The following dissertation is for those who want more details, but it may be helpful as a background to any discussion on this topic. Just because we, as birders or field ornithologists, have chosen to use international law for our purposes should not be confused with true “sovereignty” or “jurisdiction.” Offshore, there are four “zones” to which jurisdiction (in a formal legal sense) applies.
The FIRST ZONE is for formal county jurisdiction (e.g., the county sheriff can arrest you) and is limited to three miles offshore. Official California Government Code jurisdiction for each county goes ONLY three miles offshore. So if you wanted to follow “official” governmental jurisdiction, few pelagics are within formal county jurisdiction. You can read the Government Code yourself — it is in local libraries — but for some counties the line goes directly three miles west of land (e.g., MEN/SON line, SF/SM line, MTY/SLO line) and for others it goes three miles due south (SBA/VEN line) or for others three miles southwest (SM/SCZ line). THESE LINES GO OUT ONLY THREE MILES and have almost nothing to do with the chosen boundaries much farther offshore.
The SECOND ZONE is official California state jurisdiction (e.g., state agencies can arrest you). It is also limited to three miles offshore except across a “closed bay” in which case the state can have much more extensive jurisdiction. For example, the Supreme Court found in “U.S. v. California” 381 US 139, 14 L.Ed.2d 296 (1965) that Monterey Bay was a “closed bay” and thus the State of California had jurisdiction well beyond the usual 3-mile limit (goes about 12 miles offshore at mid-Bay).
The THIRD ZONE is a zone of official United States sovereignty (the FBI can arrest you). Under international law this is now 12 nautical miles from the nearest point of land (including islands; sometimes farther when “closed bay” lines are involved).
The FOURTH ZONE is the zone of internationally recognized jurisdiction over seabed and fisheries resources. Although any nation’s ship can transit the waters under the doctrine of “freedom of the seas,” the nation with the jurisdiction may regulate fishing, seabed mining, oil drilling, etc. This jurisdiction is 200 nautical miles from the nearest point of land, including islands.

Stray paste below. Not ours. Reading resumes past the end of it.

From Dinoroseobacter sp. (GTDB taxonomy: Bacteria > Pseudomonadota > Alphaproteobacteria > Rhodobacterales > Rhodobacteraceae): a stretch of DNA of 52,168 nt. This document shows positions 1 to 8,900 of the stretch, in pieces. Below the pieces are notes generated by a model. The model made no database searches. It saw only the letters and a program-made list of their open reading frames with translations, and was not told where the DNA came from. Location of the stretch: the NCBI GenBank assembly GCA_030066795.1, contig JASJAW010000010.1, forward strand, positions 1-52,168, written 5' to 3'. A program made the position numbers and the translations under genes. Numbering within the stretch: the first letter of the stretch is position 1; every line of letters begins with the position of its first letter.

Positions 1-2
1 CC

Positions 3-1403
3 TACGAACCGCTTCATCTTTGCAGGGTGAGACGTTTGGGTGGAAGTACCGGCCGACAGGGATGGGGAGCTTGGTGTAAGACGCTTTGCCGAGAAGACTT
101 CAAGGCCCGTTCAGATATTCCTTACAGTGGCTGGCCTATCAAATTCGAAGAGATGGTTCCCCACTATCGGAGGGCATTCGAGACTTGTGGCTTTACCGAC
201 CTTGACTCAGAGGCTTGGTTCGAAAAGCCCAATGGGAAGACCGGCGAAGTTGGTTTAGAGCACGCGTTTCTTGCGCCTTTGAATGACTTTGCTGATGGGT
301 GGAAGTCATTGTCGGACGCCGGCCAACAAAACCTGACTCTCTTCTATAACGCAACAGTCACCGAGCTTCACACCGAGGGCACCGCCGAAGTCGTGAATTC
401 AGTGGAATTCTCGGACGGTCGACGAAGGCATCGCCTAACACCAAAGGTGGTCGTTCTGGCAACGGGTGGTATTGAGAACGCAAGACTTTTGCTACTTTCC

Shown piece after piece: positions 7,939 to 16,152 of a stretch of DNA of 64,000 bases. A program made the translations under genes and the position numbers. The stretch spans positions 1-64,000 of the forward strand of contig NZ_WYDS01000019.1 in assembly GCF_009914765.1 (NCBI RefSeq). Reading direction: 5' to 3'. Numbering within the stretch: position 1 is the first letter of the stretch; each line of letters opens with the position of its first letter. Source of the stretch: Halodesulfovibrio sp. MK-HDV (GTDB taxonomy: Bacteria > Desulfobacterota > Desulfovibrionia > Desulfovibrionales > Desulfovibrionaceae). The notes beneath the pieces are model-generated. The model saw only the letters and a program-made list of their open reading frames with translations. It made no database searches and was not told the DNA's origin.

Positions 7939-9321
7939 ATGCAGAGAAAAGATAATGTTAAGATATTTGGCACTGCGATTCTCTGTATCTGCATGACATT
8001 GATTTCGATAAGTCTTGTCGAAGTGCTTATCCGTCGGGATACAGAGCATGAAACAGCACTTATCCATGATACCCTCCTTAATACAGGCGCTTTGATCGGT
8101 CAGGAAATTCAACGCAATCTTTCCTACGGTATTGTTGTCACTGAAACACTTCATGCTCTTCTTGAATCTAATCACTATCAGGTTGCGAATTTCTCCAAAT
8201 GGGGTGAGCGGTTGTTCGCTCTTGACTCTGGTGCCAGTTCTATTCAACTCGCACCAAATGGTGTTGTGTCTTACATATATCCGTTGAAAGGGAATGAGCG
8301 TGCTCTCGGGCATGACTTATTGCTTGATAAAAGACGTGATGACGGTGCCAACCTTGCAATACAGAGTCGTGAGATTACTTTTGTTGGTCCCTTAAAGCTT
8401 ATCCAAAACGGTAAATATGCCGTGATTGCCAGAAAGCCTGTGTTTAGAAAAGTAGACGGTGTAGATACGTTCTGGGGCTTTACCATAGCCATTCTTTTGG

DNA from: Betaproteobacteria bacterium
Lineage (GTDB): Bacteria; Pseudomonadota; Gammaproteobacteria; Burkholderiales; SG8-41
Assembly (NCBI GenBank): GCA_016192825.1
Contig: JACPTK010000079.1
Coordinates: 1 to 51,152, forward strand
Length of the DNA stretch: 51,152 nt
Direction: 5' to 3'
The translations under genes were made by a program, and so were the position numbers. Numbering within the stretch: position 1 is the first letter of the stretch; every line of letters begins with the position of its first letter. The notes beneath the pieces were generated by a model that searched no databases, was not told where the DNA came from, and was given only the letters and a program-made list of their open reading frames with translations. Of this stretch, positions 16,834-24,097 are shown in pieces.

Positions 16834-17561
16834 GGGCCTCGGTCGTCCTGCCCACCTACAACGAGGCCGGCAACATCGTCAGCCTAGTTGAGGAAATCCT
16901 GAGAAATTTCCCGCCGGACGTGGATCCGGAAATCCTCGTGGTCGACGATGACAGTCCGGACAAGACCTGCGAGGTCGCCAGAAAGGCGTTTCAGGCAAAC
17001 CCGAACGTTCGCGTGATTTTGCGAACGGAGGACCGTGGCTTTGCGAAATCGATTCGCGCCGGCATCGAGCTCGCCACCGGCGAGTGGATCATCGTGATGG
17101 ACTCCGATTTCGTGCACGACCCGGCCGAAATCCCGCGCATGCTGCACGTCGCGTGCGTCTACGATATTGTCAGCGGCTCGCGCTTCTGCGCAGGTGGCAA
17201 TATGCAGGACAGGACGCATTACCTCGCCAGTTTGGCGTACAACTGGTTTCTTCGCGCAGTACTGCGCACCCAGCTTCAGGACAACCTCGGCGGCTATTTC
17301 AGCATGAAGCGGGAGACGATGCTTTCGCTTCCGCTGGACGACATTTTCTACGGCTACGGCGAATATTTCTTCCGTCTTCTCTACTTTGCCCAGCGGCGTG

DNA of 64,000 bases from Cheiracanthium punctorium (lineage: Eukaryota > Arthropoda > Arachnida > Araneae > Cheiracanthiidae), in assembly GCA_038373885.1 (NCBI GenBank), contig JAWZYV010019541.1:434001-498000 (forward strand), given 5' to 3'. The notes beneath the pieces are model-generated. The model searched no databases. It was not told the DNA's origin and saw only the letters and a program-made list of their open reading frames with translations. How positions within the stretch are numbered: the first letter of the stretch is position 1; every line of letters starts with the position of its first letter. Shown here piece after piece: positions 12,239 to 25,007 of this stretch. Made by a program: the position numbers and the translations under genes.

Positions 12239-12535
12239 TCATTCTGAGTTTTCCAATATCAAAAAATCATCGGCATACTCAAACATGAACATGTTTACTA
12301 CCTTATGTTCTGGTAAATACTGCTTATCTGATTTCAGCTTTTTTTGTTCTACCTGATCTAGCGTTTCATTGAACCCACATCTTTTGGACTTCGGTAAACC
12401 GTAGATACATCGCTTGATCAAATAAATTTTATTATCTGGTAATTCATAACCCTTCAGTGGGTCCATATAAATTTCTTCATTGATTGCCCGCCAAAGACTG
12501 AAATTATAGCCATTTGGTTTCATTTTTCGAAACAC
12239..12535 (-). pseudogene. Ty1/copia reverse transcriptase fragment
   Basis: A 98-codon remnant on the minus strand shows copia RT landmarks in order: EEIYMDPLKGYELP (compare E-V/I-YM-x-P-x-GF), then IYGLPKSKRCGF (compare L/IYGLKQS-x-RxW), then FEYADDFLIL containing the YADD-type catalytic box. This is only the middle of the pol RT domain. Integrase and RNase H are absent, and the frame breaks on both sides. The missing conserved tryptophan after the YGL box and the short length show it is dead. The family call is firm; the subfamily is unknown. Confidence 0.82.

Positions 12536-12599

You will recognize that the CBRC and others have chosen the 200 nmi limit for “California” although the State itself has no jurisdiction out that far. We have also chosen the 200 nmile limit for counties although no county has jurisdiction beyond three miles. Since we adopted the 200 nmile limit, the CBRC and ABA also adopted the international law “nearest point of land” definition.
There are a few exceptions in international law, none of which applies to our county situation. But for completeness, you should be aware that sometimes treaties between nations will change an offshore boundary to a different spot than “nearest point of land.” Further, there have been cases when equitable analysis has moved an offshore line under rules of international law (e.g., North Sea Continental Shelf cases before the Hague International Court or the Anglo-French arbitration of 1977). These cases are rare but have been applied to determine the division of monies for exploitation of seabed resources off the Atlantic states (see Charney, 1981, “The delimitation of lateral seaward boundaries between states in a domestic context,” Am. Journal Intern. Law 75: 28-68, a very useful paper to which Paul Buckley recently drew my attention).
Finally, it should be understood that occasional interdepartmental decisions at the state or local level will “divide” their area of interest for administrative convenience. One such case relates to Calif. Dept. of Fish & Game fisheries permits: the San Luis Obispo office issues the take permits for fisherman over the Davidson Seamount (whose nearest point of land is in Monterey County). Likewise, the permits for certain usages of the Los Padres Nat’l Forest are issued in the San Luis Obispo Co. office, even for uses within the Monterey County portions of the National Forest. These administrative and bureaucratic decisions, which change from time to time with new administrations, have nothing at all to do with official boundaries. Accordingly, Cone Peak is still within Monterey Co. even though your permit comes from the SLO office. Likewise, the Davidson seamount is within Monterey County for purposes of formal avifaunal surveys even though a fisherman may get his permit in Morro Bay or Sacramento...
The “nearest point of land” rule has proven to be the easiest, most convenient, and most logical rule to apply for birding purposes on the West Coast. [East Coast issues are more complicated and there may be interest in the rare variant using “equity” in certain extreme cases under principles of international law; that issue is currently before the ABA Rules Committee about certain problems with Louisiana and around Maryland/Delaware. It does not apply to California where issues are more straight-forward.]
I realize this has been too detailed for some readers. Alas, as in politics and government, the devil is often in the details and a superficial understanding (or misunderstanding) can be, at times, a dangerous thing.